The top religion stories of 2010, according to members of the Religion Newswriters Association, involved controversies over Islam: plans to build an Islamic center and mosque near Ground Zero in New York, and a Florida pastor's announcement that he would burn copies of the Qur'an in protest on Sept. 11. Journalists who participated in the survey voted Imam Feisal Abdul Rauf, the leading proponent of the Manhattan mosque, as 2010's Religion Newsmaker of the Year. The results are based on an online survey of more than 300 journalists.
The U.S. Supreme Court convenes for the first time without a Protestant in its number (6 Catholics and 3 Jews). The court hears arguments in the case of the Kansas church that loudly protests at funerals of servicemen; the decision will be handed down this spring. The court earlier allows a cross to remain at least temporarily on National Park land in the Mojave Desert, but then the cross is stolen.
The U.S. Religious Knowledge Survey released by the Pew Forum offers some surprising findings, including that atheists, agnostics, Jews, and Mormons had the highest correct answers.
Bullying draws attention after several suicides are attributed to it. Religious groups condemn it, but some see it as having religious roots, especially in regard to homosexuality. Several religious voices take part in the "It gets better" YouTube video project to urge gay youth not to succumb to depression.
The prolonged economic slump spells trouble for churches and ministries. In the highest-profile case, the Crystal Cathedral declares bankruptcy after downsizing fails. The Lutheran publishing house Augsburg Fortress drops its pension plan; Focus on the Family cuts 110 employees; the Seventh-day Adventist publishing arm removes top executives.
Sexuality continues as a hot topic among mainline congregations. The General Assembly of the Presbyterian Church USA votes for the fourth time to lift the ban on noncelibate gay clergy; the presbyteries are again voting on it. The Evangelical Lutheran Church in America suffers scores of defections after its 2009 vote. The archbishop of Canterbury asks the Episcopal Church to take a lesser role in the Anglican Communion after a lesbian assistant bishop is ordained.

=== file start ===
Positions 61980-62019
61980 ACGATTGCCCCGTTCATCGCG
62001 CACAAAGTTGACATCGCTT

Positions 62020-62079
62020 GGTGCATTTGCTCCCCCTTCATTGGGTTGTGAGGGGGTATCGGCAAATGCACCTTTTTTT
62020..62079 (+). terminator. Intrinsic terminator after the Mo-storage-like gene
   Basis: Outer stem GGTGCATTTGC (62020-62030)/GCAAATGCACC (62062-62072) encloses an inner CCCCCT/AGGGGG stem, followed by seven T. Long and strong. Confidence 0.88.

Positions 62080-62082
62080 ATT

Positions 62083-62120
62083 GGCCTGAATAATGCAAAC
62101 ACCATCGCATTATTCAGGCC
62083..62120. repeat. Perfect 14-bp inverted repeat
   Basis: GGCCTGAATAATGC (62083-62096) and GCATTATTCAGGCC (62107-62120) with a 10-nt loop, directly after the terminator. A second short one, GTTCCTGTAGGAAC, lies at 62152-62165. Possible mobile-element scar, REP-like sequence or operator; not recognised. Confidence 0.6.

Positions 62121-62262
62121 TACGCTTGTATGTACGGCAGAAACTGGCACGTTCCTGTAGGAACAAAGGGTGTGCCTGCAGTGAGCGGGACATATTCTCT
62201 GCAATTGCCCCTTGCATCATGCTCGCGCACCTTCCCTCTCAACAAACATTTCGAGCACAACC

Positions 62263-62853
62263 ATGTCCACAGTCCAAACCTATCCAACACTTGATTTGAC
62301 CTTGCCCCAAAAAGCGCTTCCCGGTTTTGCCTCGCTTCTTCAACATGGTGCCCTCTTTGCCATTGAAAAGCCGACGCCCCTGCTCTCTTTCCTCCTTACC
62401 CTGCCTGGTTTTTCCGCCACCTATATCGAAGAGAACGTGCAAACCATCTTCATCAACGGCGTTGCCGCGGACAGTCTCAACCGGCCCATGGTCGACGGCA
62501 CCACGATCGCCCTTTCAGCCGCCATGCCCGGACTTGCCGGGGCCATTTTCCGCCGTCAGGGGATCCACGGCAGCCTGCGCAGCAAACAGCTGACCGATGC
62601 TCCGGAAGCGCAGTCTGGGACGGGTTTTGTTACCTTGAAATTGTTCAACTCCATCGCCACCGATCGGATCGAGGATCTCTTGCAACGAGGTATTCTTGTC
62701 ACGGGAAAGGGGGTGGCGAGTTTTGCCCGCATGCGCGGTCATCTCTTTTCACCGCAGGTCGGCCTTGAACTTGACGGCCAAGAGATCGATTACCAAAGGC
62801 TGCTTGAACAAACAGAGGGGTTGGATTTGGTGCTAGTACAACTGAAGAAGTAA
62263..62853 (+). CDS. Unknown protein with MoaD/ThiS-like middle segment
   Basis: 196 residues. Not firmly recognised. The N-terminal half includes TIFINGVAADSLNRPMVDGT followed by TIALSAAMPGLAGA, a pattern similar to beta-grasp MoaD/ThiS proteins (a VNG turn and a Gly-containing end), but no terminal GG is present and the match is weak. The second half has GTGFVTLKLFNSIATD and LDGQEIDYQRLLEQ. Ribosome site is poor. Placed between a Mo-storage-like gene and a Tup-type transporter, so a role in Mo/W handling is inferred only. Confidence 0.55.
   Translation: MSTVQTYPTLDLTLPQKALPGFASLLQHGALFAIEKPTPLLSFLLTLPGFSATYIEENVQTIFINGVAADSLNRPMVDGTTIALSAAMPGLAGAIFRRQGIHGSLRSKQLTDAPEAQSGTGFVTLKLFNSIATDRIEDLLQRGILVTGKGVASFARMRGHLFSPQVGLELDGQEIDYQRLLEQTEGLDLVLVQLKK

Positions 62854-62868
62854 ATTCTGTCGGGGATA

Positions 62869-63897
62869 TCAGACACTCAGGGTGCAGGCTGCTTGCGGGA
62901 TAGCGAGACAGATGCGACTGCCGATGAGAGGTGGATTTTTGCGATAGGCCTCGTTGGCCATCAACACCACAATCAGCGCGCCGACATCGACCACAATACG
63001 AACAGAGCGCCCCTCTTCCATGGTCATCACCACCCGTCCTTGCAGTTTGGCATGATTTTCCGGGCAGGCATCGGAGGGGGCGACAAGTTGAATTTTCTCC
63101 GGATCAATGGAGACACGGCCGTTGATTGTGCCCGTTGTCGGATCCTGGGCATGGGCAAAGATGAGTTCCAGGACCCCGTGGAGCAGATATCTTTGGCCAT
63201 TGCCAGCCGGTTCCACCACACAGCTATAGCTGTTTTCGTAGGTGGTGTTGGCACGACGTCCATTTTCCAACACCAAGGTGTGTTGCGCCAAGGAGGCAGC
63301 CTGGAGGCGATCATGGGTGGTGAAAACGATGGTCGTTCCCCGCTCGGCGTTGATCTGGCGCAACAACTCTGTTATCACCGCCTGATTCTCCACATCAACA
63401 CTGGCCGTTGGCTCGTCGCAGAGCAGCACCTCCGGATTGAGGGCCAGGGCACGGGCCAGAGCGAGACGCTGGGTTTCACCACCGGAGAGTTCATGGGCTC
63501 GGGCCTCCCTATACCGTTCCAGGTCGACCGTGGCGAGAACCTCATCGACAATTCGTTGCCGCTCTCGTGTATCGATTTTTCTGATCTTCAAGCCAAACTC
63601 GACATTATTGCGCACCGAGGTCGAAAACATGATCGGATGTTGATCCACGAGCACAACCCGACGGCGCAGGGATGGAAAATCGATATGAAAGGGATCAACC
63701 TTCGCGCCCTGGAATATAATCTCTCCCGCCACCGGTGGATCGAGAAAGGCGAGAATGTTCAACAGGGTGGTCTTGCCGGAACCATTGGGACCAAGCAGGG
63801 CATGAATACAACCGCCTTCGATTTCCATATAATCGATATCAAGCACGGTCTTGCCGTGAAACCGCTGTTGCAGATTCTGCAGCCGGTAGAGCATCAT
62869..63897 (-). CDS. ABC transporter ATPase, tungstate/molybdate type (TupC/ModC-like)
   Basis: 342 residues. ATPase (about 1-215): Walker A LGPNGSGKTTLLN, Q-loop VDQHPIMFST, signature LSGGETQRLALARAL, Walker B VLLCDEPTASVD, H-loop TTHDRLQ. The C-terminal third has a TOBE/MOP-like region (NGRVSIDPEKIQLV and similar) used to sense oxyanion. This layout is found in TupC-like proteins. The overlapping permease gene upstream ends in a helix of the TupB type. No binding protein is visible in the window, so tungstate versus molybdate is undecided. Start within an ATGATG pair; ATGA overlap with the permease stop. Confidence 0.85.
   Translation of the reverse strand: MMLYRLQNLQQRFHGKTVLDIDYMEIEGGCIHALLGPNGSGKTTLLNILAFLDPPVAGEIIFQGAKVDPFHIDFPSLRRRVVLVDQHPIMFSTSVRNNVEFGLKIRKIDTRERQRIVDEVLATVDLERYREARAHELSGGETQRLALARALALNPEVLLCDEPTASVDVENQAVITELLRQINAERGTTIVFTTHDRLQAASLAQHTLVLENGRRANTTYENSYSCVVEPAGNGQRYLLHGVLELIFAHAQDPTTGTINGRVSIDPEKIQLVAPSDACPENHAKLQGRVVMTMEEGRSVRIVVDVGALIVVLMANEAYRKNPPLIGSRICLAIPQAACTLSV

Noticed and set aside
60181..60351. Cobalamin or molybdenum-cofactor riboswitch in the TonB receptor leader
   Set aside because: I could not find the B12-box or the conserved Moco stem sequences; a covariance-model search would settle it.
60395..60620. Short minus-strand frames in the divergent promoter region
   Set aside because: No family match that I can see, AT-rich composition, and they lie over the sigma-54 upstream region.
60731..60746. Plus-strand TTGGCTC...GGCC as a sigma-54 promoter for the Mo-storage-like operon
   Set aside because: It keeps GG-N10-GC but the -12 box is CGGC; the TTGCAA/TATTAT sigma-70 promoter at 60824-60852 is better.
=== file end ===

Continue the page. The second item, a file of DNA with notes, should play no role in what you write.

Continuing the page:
President Obama signs the health care reform bill for which many faith-based groups labored. Near year's end, the Catholic bishops repeat their strong opposition to it because of the belief that it funds abortions.
The rise of the Tea Party movement is seen by some as a return to political prominence for the religious right; others see it as stressing economic rather than social issues. Election results are mixed. One Tea Party candidate who loses, Delaware Senate candidate Christine O'Donnell, is pilloried for responding to critics with an ad that stated, "I am not a witch."
Pope Benedict XVI is accused of delaying church action against pedophile priests in Ireland, Germany, the United States, and other countries when he led the Vatican office in charge of discipline 1981 to 2005. Several bishops resign.
The catastrophic quake in Haiti sparks relief efforts by many and varied faith-based groups, including the Church of Jesus Christ of Latter-day Saints.
One group of Idaho Southern Baptists leads to child-smuggling accusations. Leader Laura Silsby is imprisoned for four months.
A proposal for an Islamic center and mosque near Ground Zero leads to a national debate on religious freedom. A Gainesville, Fla., pastor, vows to burn copies of the Qu'ran in protest but backs down.